Just over a week ago, prominent scientists in Nature and Science called for a ban for DNA modification in human embryos. This is because the scientists presume that now it actually would be possible to alter the genome in a human embryo in order to treat genetic diseases. Consequently, this would result in modified DNA in germ cells that would be inherited to future generations. The scientists wish to have a full ethical, legal, and public discussion before any germ-line modifications will be made. Furthermore, issues of safety are of importance.
The scientists’ statement is of utmost importance and hopefully this ethical, legal, and public discussion will emerge. However, the discussion on germ-line DNA modification is at danger if the debate will be taken to the level of science fictional superhumans, as already has happen. Not only can such discussion cause unnecessary public worry, it also leads the deliberation away from the actual and urgent questions.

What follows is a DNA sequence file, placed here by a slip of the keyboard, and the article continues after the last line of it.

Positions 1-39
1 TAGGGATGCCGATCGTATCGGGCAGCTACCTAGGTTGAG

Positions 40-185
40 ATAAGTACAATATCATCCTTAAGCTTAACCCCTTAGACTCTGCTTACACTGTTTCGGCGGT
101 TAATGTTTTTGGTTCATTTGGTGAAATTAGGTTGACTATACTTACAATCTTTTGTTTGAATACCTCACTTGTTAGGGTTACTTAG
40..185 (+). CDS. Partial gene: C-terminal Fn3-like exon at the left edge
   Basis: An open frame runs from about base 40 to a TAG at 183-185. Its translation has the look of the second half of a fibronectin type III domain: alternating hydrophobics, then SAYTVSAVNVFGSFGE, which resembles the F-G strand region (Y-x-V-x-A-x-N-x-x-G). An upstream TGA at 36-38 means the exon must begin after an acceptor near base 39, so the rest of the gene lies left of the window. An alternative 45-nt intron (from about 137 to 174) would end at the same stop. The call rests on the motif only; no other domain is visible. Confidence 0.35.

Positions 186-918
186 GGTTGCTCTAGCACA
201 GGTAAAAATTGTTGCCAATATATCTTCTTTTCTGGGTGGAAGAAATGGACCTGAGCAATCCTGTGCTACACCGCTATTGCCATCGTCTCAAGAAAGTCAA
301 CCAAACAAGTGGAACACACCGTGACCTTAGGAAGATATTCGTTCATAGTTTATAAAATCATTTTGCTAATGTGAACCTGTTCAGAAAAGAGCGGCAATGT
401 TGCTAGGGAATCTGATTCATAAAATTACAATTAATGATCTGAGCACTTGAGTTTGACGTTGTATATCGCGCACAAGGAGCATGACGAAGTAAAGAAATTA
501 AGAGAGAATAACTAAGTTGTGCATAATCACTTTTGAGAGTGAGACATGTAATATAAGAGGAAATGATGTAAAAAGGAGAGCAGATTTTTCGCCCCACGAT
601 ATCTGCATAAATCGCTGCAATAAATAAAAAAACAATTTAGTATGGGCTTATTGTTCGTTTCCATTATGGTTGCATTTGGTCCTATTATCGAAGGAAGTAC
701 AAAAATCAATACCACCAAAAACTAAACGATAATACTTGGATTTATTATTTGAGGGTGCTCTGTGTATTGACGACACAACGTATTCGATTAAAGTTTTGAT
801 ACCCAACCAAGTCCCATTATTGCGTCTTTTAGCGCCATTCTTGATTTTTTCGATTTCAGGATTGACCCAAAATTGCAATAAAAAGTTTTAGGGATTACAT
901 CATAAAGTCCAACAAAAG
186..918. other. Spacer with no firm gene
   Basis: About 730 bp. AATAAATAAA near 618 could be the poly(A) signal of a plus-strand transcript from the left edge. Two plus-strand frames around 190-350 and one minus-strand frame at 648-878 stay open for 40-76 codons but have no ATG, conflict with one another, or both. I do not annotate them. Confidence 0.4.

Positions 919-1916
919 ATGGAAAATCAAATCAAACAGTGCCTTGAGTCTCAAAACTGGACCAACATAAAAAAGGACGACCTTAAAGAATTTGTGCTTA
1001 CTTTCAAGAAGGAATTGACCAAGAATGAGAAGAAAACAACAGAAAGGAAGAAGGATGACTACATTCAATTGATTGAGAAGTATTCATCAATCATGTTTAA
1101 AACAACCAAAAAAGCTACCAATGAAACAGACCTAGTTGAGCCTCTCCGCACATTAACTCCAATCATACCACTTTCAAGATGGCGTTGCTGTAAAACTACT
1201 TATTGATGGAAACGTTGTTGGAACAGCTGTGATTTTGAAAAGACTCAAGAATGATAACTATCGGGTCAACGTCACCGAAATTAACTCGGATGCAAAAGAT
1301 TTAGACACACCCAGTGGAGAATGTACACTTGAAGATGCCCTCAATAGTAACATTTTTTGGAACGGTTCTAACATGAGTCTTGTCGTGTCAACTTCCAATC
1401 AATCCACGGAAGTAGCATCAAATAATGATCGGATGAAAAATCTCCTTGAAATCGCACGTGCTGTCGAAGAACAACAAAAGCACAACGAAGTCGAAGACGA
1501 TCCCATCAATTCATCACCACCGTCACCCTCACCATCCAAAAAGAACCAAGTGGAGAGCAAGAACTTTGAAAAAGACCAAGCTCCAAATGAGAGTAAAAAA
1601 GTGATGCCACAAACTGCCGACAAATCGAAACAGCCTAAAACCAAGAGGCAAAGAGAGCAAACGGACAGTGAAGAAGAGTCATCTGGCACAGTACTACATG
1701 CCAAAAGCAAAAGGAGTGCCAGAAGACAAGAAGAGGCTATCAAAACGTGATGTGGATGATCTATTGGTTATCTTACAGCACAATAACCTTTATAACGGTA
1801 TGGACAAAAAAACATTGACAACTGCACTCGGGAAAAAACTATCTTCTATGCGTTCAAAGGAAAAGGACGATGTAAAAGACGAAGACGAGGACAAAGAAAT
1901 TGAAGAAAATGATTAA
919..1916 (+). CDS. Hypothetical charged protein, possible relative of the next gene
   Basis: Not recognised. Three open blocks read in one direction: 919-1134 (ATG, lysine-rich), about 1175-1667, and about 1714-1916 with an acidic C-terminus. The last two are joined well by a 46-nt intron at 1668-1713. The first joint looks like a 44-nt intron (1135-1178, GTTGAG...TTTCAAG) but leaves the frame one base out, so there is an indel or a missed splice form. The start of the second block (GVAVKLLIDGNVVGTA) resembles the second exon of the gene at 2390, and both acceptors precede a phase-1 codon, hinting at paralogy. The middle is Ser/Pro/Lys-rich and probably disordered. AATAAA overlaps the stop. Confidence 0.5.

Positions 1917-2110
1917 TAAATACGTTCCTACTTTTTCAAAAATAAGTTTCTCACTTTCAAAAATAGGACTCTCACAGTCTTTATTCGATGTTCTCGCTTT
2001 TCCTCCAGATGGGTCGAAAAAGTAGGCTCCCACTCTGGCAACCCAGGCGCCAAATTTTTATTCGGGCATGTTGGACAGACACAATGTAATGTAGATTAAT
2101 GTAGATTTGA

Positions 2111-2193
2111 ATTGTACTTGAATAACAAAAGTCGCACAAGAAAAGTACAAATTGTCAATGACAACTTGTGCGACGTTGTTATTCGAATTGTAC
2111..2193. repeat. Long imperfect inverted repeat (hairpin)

The traditional genetic therapy for somatic cells implies genetic modification of target cells. By knocking out or adding a gene in the target cells the functions of the cells can be altered and this has a therapeutic effect: for example, in inhibiting the growth of a cancer cell, or making the cell produce a lacking enzyme. These modifications take place only in the target cells or tissue. However, if the genetic modification will be made to the embryo, the modification will be inherited to all the cells of the future human being – including the germ cells. Consequently, the modification will be passed to potential progeny.
The views, opinions and positions expressed by these authors and blogs are theirs and do not necessarily represent that of the Bioethics Research Library and Kennedy Institute of Ethics or Georgetown University.